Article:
image file: c6cp07234h-f13.tif
Fig. 13 Cl atom initiated degradation mechanism of Z- and E-CF3CH[double bond, length as m-dash]CHCF3. The observed products are indicated by the boxes.

Acknowledgements

The authors thank Rajiv R. Singh (Honeywell) for supplying us with a sample of Z-CF3CH[double bond, length as m-dash]CHCF3. We thank Mogens Brøndsted Nielsen and Martyn Jevric (University of Copenhagen) for supplying samples of CD3ONO and (CH3)2CHONO and for aid in the synthesis of CH3ONO. Thanks are due to Timothy J. Wallington (Ford Motor Company) for kindly providing the absorption cross section of CF3O3CF3.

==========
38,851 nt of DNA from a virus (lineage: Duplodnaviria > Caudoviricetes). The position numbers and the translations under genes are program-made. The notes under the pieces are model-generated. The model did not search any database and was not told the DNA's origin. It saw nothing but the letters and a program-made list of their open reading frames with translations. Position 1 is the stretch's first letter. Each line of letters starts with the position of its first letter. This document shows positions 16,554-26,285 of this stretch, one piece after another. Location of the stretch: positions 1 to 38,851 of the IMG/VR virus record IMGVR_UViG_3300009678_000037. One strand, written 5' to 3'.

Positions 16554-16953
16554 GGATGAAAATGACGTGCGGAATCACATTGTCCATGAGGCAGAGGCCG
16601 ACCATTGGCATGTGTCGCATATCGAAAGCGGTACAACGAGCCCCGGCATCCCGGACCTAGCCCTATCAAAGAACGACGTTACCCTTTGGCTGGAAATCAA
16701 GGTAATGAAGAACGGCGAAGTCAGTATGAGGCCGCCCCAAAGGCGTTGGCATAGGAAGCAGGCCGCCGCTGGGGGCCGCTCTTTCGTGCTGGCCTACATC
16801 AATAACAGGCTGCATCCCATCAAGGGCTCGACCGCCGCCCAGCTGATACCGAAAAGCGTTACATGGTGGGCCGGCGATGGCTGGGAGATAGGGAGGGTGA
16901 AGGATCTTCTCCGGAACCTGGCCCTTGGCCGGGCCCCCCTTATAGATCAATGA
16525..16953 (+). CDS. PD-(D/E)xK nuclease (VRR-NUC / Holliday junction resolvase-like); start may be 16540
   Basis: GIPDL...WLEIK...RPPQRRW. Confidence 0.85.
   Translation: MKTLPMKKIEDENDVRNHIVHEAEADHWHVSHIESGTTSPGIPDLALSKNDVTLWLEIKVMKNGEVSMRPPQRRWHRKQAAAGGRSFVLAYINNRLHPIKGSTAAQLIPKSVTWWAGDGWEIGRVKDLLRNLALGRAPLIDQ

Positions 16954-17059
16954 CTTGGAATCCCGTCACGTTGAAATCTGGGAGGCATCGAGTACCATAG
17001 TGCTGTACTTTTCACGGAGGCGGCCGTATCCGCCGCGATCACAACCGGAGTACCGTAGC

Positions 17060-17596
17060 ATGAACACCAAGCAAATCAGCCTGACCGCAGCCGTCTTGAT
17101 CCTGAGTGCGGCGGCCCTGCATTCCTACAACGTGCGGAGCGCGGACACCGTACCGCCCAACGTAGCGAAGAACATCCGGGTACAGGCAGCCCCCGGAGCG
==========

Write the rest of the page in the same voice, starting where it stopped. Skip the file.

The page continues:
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Footnote

Electronic supplementary information (ESI) available. See DOI: 10.1039/c6cp07234h